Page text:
Wednesday, February 13, 2008

Prosecution Drama in Bangladesh

Prosecutors' ploy to release politicians

Source: UPI Asia Online
February 12, 2008

The people of Bangladesh are keeping an eye on court proceedings regarding corruption charges against former Prime Minister Sheikh Hasina. The High Court ruled last week that the trial against her is illegal, since she is charged under the Emergency Powers Rules, yet her alleged crimes were committed years before the emergency rules went into effect.

She is one of a number of politicians -- including another former prime minister and dozens of former parliamentarians and Cabinet ministers -- facing corruption charges since the military-backed caretaker government took power a year ago, after imposing a state of emergency.

The politicians have not lost their claws and teeth, and are continuing to fight the charges in court, despite facing detention under the Special Powers Act of 1974 and the Emergency Powers Ordinance-2007, which has been supplemented by the Emergency Powers Rules-2007.

The latest surprise in Sheikh Hasina's trial is that the government has asked that a decision on the case be speeded up because of her "high social status." The attorney general's office reportedly made the request of the High Court Bench as the case was considered a matter of public importance. While the Constitution of Bangladesh declares in Article 27, "All citizens are equal before the law and are entitled to equal protection under the law," the attorney requested special treatment based on social status.

It is not surprising that a military-backed government, by default, will be repressive as the present government of Bangladesh has been since taking power. But when an official from the attorney general's office makes a ridiculous argument before the top court, it raises questions. How did he invent the theory of social status to determine legal proceedings? What sort of credibility can he have as an upholder of the Constitution, when it appears he lacks basic knowledge of the Constitution?

This newly invented "theory of social status" from the attorney general's office reveals the poor state of the country's legal institutions. First of all, it is the Home Ministry that decides which charges should be included under speedy tribunal proceedings. Why? Why doesn't the law itself determine which cases should be tried under which laws and tribunals, rather than ministry bureaucrats, when the government itself does not seem to know what it should or should not do? Does this mean the judiciary is subject to the bureaucracy? What criteria do they follow to determine issues and cases?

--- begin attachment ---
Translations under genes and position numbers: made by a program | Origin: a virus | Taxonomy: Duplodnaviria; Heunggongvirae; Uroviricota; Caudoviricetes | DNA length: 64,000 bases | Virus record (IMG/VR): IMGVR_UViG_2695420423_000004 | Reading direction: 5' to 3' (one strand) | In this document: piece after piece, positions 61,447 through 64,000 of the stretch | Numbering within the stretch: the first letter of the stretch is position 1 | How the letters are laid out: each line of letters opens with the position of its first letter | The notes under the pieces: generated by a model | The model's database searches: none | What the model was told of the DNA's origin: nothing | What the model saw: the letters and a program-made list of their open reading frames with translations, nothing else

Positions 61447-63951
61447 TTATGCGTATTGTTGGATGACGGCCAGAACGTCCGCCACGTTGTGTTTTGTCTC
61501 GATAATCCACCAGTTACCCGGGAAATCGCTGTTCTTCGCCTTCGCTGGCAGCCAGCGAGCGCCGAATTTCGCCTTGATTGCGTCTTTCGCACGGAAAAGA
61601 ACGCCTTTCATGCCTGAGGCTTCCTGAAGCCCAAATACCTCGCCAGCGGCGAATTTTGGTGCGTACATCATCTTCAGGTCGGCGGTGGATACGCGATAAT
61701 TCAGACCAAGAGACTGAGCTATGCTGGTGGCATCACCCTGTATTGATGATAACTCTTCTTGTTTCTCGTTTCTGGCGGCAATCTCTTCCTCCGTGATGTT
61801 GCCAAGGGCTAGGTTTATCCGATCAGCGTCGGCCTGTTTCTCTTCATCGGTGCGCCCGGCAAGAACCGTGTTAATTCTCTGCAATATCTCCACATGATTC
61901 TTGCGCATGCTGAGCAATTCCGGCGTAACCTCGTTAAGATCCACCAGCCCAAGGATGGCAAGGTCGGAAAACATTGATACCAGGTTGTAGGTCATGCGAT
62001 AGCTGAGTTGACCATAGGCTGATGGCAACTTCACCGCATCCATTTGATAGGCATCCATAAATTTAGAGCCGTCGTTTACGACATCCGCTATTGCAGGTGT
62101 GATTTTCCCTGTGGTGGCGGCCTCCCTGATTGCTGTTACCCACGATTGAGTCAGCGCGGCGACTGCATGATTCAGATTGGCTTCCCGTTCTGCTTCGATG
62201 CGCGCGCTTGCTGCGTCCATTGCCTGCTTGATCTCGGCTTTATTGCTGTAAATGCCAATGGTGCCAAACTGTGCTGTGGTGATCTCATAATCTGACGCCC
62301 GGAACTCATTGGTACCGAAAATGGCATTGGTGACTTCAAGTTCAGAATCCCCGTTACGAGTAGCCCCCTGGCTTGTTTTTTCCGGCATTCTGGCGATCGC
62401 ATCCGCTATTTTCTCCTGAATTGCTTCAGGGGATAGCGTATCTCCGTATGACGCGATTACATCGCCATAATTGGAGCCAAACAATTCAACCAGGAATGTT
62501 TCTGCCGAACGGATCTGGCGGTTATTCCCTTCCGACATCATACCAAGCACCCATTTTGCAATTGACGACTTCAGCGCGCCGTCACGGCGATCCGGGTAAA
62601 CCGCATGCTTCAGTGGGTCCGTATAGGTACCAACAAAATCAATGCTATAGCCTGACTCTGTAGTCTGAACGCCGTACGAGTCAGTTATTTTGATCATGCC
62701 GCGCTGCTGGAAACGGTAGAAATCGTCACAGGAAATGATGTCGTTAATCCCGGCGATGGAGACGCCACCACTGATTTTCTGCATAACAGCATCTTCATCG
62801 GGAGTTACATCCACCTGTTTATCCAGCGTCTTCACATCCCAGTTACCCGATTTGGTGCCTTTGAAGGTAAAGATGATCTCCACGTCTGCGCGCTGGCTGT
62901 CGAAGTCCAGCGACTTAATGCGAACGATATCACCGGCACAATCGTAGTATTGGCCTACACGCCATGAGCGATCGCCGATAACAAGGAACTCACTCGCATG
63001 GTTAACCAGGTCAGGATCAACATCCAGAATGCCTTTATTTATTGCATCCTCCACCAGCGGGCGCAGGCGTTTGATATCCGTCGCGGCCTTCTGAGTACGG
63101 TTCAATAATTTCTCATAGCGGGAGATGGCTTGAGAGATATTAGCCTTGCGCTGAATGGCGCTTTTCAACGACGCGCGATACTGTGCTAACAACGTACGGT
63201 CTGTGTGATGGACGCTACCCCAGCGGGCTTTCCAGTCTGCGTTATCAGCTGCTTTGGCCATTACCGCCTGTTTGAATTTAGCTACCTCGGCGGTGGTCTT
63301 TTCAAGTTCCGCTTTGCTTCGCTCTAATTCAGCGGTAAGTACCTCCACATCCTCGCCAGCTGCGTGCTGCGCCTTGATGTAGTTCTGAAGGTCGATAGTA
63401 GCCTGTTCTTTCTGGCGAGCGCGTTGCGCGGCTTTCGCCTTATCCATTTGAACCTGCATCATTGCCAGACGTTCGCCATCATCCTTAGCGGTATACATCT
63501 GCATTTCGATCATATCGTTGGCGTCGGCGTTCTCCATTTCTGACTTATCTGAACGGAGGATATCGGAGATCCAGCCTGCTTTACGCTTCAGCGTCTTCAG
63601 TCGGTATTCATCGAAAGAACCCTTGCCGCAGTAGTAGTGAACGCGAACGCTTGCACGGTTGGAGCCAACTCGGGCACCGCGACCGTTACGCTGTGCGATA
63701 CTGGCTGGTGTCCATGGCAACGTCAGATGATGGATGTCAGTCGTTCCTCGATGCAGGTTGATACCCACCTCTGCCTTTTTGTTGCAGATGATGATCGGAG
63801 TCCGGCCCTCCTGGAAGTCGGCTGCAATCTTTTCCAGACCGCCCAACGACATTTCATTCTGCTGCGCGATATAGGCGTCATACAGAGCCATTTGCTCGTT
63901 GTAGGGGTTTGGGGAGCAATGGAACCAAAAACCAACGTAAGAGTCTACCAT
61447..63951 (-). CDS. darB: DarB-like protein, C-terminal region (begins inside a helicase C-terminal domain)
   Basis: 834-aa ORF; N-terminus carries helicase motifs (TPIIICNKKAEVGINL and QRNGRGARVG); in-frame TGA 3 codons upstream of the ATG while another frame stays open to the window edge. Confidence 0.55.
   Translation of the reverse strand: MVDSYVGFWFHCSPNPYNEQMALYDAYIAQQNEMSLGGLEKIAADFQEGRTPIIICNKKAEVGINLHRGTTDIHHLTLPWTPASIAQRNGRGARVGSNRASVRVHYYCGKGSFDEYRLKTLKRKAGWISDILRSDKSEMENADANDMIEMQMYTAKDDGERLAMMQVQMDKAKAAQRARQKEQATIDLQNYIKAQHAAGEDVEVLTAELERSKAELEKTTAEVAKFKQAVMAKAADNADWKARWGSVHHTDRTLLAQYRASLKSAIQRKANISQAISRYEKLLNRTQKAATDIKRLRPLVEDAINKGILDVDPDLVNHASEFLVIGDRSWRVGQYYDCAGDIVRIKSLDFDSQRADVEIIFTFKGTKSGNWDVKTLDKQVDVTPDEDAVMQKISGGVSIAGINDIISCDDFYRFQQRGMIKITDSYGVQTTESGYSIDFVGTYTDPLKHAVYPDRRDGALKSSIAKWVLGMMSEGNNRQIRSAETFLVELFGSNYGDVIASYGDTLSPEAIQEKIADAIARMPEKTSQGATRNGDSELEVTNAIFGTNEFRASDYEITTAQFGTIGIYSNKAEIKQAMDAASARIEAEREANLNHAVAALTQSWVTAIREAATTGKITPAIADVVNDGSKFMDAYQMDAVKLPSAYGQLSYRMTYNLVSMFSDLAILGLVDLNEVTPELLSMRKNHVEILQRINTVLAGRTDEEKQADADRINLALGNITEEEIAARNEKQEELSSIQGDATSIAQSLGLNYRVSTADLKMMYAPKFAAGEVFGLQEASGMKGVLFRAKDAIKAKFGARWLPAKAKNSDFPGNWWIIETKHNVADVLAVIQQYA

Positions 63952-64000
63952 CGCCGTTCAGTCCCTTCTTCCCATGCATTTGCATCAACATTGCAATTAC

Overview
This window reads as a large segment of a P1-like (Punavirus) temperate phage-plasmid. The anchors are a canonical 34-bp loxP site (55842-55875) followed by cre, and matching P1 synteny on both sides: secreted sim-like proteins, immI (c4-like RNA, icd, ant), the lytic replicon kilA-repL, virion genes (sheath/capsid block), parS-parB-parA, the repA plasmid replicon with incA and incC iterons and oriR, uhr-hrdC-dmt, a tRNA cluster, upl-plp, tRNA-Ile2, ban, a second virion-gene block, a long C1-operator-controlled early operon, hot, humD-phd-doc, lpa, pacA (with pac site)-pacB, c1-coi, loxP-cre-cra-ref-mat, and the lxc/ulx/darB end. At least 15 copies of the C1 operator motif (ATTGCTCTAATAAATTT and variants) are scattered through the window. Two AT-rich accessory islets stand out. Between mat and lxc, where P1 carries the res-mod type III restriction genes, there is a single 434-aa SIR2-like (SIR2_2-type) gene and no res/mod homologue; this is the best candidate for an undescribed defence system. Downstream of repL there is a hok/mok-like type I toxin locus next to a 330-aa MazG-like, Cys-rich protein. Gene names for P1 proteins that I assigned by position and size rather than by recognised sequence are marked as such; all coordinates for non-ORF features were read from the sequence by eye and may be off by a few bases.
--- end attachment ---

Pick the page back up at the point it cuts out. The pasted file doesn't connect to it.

Secondly, the attorney general's department and the prosecution apparatus are disposable; whichever party comes to power appoints its own people to allow them to make some money and do them political favors when necessary. There are no specific and credible recruiting procedures. In fact, the country has no recruitment policy for prosecutors except Article 64 of the Constitution.

It is unbelievable that politicians who hold government power in Bangladesh are "innocent" as far as corruption is concerned. But the appointment of attorneys and prosecutors without proper qualifications is a great debacle for the national justice system.

No one in the government has, so far, asked the attorneys to explain their "theory of social status," although it has paved the way for those accused of corruption to walk free. The state institutions will lose their moral strength to try those people, thanks to the substandard professionals within the attorney general's office and the prosecution branch of the judiciary.

Can the government foresee the consequences of failing to prove the corruption charges against the country's political giants? It may ultimately open the prison gates for key members of the present government. It may bring back destructive politics very soon, unfortunately.

The people of Bangladesh understand that a demoralized institutional system cannot bring about any miraculous change in the country. They want to know where the judiciary is headed now that its moral and legal deficiencies have been clearly exposed in public.

(Rater Zonaki is the pseudonym of a human rights defender based in Hong Kong working at the Asian Human Rights Commission. He is a Bangladeshi national with a degree in literature from a university in Dhaka. He began his career as a journalist in 1990 and engaged in human rights activism at the grassroots level in his country for more than a decade. He also worked as an editor for publications on human rights and socio-cultural issues and contributed to other similar publications.)

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